EVN Observation Planner. Helps you to plan a VLBI observation. Given a date, source coordinates, and a VLBI array, it will tell you when the source can be observed by each antenna, the reached rms noise level and resolution, among other details.
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"""This is a script that loads a dummy observation
(using all parts without the graphical, web-style, interface).
By running it in an interactive mode it allows me to test all parts.
Note that this is not a full test...
"""
import os
import sys
import numpy as np
import matplotlib.pyplot as plt
import matplotlib.dates as mdates
from astropy import coordinates as coord
from astropy import units as u
from astropy.time import Time
from astropy.io import ascii
from src import freqsetups as fs
from src import stations
from src import functions as fx
from src import observation
target = observation.Source('10h58m29.6s +81d33m58.8s', name='Target')
obs = observation.Observation(target=target)
obs.times = Time('2020-06-15 20:00', scale='utc') + np.arange(0, 720, 10)*u.min
obs.band = '18cm'
obs.datarate = 1024
obs.subbands = 8
obs.channels = 32
obs.polarizations = 2
obs.inttime = 2
all_stations = fx.get_stations_from_configfile(f"data/stations_catalog.inp")
def get_selected_antennas(list_of_selected_antennas):
"""Given a list of antenna codenames, it returns a Stations object containing
all given antennas.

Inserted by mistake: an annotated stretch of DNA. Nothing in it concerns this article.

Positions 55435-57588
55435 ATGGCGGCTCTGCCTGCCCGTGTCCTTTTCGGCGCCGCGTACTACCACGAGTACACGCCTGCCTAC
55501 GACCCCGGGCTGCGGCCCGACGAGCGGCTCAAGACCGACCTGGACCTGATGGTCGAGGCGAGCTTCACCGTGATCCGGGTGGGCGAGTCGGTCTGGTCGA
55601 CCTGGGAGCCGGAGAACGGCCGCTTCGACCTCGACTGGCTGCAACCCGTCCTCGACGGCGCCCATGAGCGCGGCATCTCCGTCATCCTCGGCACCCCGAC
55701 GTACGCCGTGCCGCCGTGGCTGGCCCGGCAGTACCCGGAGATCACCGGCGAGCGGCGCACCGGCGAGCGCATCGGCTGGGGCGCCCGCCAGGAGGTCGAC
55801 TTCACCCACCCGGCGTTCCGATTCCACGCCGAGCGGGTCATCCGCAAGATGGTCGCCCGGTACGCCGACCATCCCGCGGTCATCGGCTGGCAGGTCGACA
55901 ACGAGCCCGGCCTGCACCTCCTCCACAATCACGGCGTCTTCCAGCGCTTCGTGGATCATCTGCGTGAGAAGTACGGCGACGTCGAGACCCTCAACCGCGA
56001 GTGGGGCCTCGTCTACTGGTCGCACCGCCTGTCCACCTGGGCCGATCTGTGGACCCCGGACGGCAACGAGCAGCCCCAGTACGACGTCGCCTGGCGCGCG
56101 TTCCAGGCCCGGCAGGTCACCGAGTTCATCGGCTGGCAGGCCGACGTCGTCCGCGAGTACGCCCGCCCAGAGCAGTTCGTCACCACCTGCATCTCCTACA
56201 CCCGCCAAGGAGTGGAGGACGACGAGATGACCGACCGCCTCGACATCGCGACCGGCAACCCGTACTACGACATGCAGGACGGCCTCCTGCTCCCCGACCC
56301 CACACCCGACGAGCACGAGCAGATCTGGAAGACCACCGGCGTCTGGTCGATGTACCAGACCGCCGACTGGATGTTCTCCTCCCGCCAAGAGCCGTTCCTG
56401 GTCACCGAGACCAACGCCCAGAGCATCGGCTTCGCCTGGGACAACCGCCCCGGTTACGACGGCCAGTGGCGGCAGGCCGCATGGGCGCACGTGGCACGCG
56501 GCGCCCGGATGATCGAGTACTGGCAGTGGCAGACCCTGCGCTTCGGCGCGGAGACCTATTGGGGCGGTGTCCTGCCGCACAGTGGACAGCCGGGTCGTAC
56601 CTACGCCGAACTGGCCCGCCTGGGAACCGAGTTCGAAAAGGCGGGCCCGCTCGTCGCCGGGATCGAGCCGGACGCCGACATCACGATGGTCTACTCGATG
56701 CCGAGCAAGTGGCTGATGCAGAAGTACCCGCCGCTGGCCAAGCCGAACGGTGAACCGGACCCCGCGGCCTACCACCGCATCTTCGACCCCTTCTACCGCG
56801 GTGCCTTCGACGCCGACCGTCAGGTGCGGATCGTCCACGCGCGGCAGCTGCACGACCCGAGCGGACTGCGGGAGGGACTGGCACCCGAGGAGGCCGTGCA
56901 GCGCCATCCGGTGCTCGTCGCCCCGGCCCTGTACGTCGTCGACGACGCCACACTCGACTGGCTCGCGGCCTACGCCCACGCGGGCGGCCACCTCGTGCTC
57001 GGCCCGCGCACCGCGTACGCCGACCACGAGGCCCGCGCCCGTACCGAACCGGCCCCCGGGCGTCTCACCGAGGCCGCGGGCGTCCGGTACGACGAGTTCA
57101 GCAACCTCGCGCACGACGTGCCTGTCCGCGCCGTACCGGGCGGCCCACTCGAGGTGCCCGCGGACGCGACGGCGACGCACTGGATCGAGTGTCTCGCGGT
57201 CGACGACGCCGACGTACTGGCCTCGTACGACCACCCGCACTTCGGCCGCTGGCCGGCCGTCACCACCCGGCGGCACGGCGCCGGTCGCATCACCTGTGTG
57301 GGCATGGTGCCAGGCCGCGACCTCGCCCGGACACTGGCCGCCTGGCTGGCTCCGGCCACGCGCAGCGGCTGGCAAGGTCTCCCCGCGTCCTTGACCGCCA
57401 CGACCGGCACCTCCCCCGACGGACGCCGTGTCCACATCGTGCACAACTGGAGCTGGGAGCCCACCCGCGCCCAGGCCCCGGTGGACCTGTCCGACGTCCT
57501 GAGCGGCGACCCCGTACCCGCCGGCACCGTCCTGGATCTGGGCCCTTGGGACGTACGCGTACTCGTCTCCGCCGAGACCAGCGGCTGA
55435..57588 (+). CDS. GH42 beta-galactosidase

"""
selected_antennas = stations.Stations('Observation', [])
for ant in list_of_selected_antennas:
selected_antennas.add(all_stations[ant])
return selected_antennas
evn6 = ['Ef', 'Jb2', 'On', 'Hh', 'T6', 'Wb', 'Sv', 'Zc']
obs.stations = get_selected_antennas(evn6)
elevs = obs.elevations()
srcup = obs.is_visible()
fig, ax = plt.subplots()
for ant in elevs:
ax.plot(obs.times.datetime[srcup[ant]], elevs[ant][srcup[ant]].deg, '-', label=ant)
ax.xaxis.set_major_formatter(mdates.DateFormatter('%H:%M'))
ax.set_xlabel(f"Time (UTC) - {obs.times.datetime[0].strftime('%d-%m-%Y')}")
def get_decimal_hour(dts):
return np.array([t.hour+(t.minute/60)+(t.second/3600) for t in dts])
def t2gst(t):
# Expects a float from the input
# t2 = np.array([tt.hour+tt.minute/60+tt.second/3600 for tt in t])
gst_t_slope = 1.00273791 # Is this universal? it is about 16.4 min
# get the offset from the first timestamp
offset = -obs.times.datetime[0].hour-obs.times.datetime[0].minute/60 + \
obs.gstimes[0].hour
return (t*gst_t_slope + offset) % 24
# TODO: I see a 0.027379 hour offset in the example... is this stable?
def gst2t(t):
gst_t_slope = 1.00273791 # Is this universal? it is about 16.4 min
# get the offset from the first timestamp
offset = -obs.times.datetime[0].hour-obs.times.datetime[0].minute/60 + \
obs.gstimes[0].hour
return ((t - offset)/gst_t_slope) % 24
ax_gst = ax.secondary_xaxis("top", functions=(t2gst, gst2t))
ax_gst.cla()